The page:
Sens. Dick Lugar (R-Ind.) and Ben Cardin (D-Md.) are jumping into litigation to defend a provision they inserted in the 2010 Dodd-Frank law that forces oil and mining companies to disclose payments to foreign governments.
The pair petitioned a federal appeals court to file an amicus brief on behalf of the Securities and Exchange Commission, which issued in final rules in August to implement the Dodd-Frank provision.
Oil industry groups, the U.S. Chamber of Commerce and the National Foreign Trade Council sued the SEC in October to overturn the regulation that they call economically burdensome.
The senators’ Dec. 19 notice that they intend file a friend-of-the-court brief signals that Lugar, the top Republican on the Foreign Relations Committee, will continue advocating for the rule even after his departure from Congress next year.
Lugar is leaving the Senate after losing his Republican primary to Indiana State Treasurer Richard Mourdock, who ran to Lugar’s right and then lost in the general election to Rep. Joe Donnelly (D-Ind.).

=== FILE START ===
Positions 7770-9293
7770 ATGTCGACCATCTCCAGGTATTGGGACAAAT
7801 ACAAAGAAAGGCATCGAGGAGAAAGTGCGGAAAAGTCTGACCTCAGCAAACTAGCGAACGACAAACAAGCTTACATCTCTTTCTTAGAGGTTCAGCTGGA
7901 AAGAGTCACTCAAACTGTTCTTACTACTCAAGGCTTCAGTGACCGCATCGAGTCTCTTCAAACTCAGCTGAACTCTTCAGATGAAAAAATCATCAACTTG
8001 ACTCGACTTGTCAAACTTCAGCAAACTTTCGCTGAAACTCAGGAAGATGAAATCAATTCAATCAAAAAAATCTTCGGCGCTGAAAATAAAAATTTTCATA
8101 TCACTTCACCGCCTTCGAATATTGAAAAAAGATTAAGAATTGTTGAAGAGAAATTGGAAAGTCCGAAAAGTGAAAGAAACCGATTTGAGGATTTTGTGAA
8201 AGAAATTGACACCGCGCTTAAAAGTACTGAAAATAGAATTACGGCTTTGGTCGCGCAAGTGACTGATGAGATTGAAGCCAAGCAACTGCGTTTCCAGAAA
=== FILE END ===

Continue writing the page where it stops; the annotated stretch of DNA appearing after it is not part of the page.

Lugar is joining the University of Indianapolis as a distinguished professor in the university's Department of History and Political Science.
It’s aimed at increasing transparency to help undo the so-called “resource curse,” in which some impoverished countries in Africa and elsewhere are plagued by high levels of corruption and conflict alongside their energy and mineral wealth.
Several anti-poverty and human-rights groups — not to mention U2 frontman Bono and billionaire philanthropist George Soros — have championed the rule.
But business groups allege the rule will impose major costs, and put SEC-listed companies at disadvantage when competing for contracts overseas against state-owned Russian and Chinese energy producers that don’t face the disclosure mandate.
The groups’ lawsuit allege that the SEC’s economic analysis underlying the rule is badly flawed and that regulators abused their discretion by failing to allow exemptions if foreign governments bar the disclosure, among other claims.
The suit also alleges that the mandated disclosure violates the First Amendment by “compelling U.S. companies to engage in costly speech on controversial matters in order to influence political affairs in other nations,” according to a court filing with the U.S. Court of Appeals for the District of Columbia Circuit.